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HRC37 – MRG’s statement on the role of transitional justice in preventing atrocity crimes

2 March 2018

UN Human Rights Council

37th session

Clustered Interactive Dialogue on joint study transitional justice (item 3)

Thank you Mister President,

Minority Rights Group warmly welcomes this joint study, which brings a truly holistic approach to the role of transitional justice in preventing atrocity crimes. The study highlights among other things the importance of history education and religion as mobilising forces.

With regard to the role of religion, MRG has had the privilege of working with your office, Mr. Special Adviser, in developing and then rolling out the Fez ‘Plan of Action for Religious Leaders and Actors to Prevent Incitement to Violence’.

We have two points to make on the study, drawing in part on our experience so far with the Fez Plan of Action.

The first is that the joint study distinguishes between religious actors on the one hand and civil society on the other. They are largely dealt with separately in the study, with only a brief invitation to CSOs ‘to provide training to religious leaders and actors’. However, through MRG’s work with religious minority communities around the globe, we know that many faith communities organise themselves through a variety of mechanisms. For instance, Yezidis or Christians in Iraq will of course have their religious institutions, but members of the community will also be setting up CSOs for a wide variety of activities including emergency assistance, social services, advocacy and media.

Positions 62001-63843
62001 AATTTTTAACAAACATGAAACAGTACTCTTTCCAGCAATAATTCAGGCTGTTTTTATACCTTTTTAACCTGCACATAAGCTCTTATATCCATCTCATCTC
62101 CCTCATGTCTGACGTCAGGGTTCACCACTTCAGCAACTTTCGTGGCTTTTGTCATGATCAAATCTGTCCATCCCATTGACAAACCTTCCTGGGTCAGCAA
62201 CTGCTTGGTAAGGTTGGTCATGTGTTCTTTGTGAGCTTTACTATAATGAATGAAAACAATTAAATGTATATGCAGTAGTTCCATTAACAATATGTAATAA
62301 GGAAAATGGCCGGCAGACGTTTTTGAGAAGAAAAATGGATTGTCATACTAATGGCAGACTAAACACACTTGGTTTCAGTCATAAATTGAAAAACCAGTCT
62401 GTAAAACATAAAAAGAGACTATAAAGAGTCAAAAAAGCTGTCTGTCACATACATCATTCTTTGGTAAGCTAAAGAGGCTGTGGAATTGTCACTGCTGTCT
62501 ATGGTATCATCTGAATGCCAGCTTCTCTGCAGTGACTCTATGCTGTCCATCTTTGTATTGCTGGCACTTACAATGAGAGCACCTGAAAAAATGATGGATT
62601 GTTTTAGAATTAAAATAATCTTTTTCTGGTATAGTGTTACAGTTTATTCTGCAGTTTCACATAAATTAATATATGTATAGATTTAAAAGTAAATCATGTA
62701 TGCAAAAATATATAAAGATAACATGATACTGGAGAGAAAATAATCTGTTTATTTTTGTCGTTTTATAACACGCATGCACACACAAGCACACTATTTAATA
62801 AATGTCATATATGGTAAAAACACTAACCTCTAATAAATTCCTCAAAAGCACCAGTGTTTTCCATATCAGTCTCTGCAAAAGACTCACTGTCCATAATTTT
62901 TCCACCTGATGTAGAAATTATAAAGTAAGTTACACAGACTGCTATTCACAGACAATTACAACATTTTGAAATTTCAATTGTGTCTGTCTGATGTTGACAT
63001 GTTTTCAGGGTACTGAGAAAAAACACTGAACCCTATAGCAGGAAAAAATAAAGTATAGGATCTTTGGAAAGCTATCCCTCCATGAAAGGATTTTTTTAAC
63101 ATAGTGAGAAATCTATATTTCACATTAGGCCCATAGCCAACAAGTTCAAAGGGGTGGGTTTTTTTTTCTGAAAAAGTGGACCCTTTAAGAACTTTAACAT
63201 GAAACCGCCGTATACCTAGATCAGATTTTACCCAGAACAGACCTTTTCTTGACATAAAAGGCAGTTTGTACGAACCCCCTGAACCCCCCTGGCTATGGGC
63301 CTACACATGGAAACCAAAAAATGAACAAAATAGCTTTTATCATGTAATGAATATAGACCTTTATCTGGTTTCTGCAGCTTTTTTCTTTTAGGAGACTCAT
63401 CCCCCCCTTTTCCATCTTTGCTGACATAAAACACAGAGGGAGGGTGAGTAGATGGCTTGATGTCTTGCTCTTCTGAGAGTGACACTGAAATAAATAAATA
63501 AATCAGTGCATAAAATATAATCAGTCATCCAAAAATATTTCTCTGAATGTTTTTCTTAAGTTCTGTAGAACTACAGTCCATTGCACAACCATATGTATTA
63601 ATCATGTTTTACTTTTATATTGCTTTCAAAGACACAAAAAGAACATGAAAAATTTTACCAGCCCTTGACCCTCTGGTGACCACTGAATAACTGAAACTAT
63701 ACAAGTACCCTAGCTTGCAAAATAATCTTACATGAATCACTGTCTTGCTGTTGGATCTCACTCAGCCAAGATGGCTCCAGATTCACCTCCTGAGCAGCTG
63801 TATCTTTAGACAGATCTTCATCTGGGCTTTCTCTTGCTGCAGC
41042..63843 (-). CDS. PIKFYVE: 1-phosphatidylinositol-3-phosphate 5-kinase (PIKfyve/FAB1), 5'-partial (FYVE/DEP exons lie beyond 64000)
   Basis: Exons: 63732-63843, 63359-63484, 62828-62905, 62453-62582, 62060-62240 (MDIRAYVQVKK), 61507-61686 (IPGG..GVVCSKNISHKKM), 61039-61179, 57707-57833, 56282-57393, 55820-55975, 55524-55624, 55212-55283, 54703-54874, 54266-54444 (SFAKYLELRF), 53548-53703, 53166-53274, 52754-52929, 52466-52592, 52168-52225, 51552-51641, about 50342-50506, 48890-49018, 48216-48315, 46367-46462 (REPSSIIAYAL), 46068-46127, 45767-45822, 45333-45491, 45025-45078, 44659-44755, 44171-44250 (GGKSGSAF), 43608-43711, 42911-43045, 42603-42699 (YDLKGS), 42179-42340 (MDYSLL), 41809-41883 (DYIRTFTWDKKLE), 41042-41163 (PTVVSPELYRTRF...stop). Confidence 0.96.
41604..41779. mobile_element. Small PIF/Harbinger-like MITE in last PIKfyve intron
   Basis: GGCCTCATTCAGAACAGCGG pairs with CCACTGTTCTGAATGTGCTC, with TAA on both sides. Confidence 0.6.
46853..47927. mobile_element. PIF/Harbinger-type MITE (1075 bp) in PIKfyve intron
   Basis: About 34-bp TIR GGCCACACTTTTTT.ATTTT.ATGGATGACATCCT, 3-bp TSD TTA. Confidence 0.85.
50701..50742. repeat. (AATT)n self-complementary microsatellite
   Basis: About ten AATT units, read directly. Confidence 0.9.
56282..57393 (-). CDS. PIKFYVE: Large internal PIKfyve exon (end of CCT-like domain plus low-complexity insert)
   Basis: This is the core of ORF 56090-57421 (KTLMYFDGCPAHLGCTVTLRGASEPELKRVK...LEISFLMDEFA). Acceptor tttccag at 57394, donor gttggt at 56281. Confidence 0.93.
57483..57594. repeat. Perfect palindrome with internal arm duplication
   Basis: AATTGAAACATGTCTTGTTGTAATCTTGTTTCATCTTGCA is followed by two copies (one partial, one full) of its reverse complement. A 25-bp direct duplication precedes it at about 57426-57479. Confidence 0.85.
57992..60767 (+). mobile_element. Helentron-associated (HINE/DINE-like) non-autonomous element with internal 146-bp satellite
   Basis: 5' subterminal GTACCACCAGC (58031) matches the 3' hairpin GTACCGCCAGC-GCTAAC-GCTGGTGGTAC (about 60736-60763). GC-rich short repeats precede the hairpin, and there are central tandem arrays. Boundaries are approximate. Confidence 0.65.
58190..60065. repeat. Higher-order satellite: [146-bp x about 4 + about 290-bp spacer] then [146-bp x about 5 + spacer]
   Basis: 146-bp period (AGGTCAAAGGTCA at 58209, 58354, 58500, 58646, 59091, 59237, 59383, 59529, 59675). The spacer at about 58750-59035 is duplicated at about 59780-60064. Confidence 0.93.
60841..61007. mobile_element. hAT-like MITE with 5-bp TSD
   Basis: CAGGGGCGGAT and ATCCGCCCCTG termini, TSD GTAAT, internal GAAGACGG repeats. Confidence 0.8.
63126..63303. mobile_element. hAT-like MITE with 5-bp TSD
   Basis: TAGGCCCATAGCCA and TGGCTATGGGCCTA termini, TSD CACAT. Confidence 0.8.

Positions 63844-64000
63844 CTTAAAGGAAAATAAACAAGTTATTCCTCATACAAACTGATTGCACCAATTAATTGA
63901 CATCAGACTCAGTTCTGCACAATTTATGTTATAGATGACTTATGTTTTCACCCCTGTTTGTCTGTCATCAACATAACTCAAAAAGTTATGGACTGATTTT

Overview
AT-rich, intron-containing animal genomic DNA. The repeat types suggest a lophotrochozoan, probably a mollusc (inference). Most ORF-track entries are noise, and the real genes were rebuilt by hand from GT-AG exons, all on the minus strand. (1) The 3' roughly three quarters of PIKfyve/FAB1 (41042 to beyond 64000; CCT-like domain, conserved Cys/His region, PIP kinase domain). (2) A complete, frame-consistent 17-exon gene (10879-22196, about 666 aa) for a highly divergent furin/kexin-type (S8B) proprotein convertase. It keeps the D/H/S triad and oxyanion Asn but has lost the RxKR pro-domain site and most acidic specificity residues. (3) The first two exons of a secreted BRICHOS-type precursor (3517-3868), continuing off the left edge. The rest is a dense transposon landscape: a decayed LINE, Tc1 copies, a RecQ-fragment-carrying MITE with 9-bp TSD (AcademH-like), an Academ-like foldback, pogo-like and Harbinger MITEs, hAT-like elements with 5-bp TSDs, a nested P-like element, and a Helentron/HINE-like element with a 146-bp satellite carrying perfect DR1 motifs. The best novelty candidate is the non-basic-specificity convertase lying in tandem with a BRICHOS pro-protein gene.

Therefore, the separation between faith structures and civil society in the study does not necessarily reflect the realities on the ground. And this means that steps taken by governments, for instance in restricting the registration of civil society organisations and curbing access to funding, will have a direct and very negative impact on faith communities and their ability to act in the beneficial ways that the Fez Plan of Action envisions.

The second key point is to draw attention to the particular role of women’s groups in transitional justice processes and in preventing atrocity crimes. A very clear example is Guatemala where especially indigenous women played a crucial role in the peace accords of mid-90’s and subsequently in holding institutions to account.

I thank you.

Photo: Adama Dieng, the Special Advisor to the Secretary General on the Prevention of Genocide, presenting the report